Posted by: Simon | February 15, 2011

Poor David Lam Park…

Impromptu Water Display at David Lam Park

Poor David Lam Park can’t cut a break.

As we speak, half of David Lam Park’s main field (and with it: most of it’s functionality) is closed off due to construction of BC Hydro’s City Central Transmission Project. The park is the staging ground for drilling and installation of a crossing beneath False Creek that will connect a new substation in Mount Pleasant to ones downtown. Unfortunately, the work site isn’t even conveniently taking up one side of the field; it’s sort of awkwardly placed right in the middle of it. Construction is scheduled to be completed by early June, followed by the re-planting of sod and trees. I’ve been told that the annual outdoor Jazz Festival concert at David Lam Park will still take place at the end of June, whether crews are still on site or not. Festival organizers are adamant about keeping the space and will work around the construction zone if they have to.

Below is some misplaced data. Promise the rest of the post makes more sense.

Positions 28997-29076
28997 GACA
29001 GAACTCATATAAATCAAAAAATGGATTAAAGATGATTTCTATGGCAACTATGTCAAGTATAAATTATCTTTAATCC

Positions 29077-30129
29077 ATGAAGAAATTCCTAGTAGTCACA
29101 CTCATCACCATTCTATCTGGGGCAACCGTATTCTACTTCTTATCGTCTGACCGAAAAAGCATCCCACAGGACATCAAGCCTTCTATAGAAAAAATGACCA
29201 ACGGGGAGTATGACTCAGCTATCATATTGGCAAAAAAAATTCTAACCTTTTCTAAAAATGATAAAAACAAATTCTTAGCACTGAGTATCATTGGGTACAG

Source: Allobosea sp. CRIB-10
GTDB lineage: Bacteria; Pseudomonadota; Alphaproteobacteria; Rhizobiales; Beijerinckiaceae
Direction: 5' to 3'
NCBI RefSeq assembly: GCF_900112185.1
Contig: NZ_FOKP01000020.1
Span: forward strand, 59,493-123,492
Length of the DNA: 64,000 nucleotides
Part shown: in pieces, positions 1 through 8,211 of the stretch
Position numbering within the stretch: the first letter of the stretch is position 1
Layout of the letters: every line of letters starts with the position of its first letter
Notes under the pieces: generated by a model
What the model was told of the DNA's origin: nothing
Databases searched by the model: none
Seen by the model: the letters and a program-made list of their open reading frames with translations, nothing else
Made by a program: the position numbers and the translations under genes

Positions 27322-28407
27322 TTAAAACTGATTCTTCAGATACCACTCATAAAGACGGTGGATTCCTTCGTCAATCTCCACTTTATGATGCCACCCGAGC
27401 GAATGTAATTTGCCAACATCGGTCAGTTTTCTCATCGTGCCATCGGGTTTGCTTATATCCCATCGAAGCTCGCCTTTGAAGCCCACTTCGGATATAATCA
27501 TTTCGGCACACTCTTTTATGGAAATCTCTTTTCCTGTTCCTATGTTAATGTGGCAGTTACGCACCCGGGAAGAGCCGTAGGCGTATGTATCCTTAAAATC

It pains me to see a recently restored park get dug up like this time and time again. Just a year ago David Lam Park was the site of LiveCity Yaletown for the Olympics. During that time, the unsuspecting grass field was transformed into a (fenced) celebratory plaza of sorts, anchored by the monstrous Coca-Cola, Panasonic, and Samsung pavilions, and fueled by nightly concerts. But even before the Olympics began the park was closed for an extended period to get all of it ready.

And once it was all over, we did our best to remove those giant muddy footprints and return the park to its former self. In doing so, we were able to have it summer-ready for more inclusive annual events like the Jazz Festival and outdoor movie screenings. The volleyball leagues and pick-up soccer games came and went. We were even able to band together on a cold November morning and create a human art installation visible from a freakin’ satellite! There was a slight hiccup when hopes for a community garden didn’t materialize but that’s okay. All was well again.

But I guess I spoke too soon. I hope that BC Hydro can keep to their construction schedule because I’d just like my park back. I’m sure it misses just being a park too.


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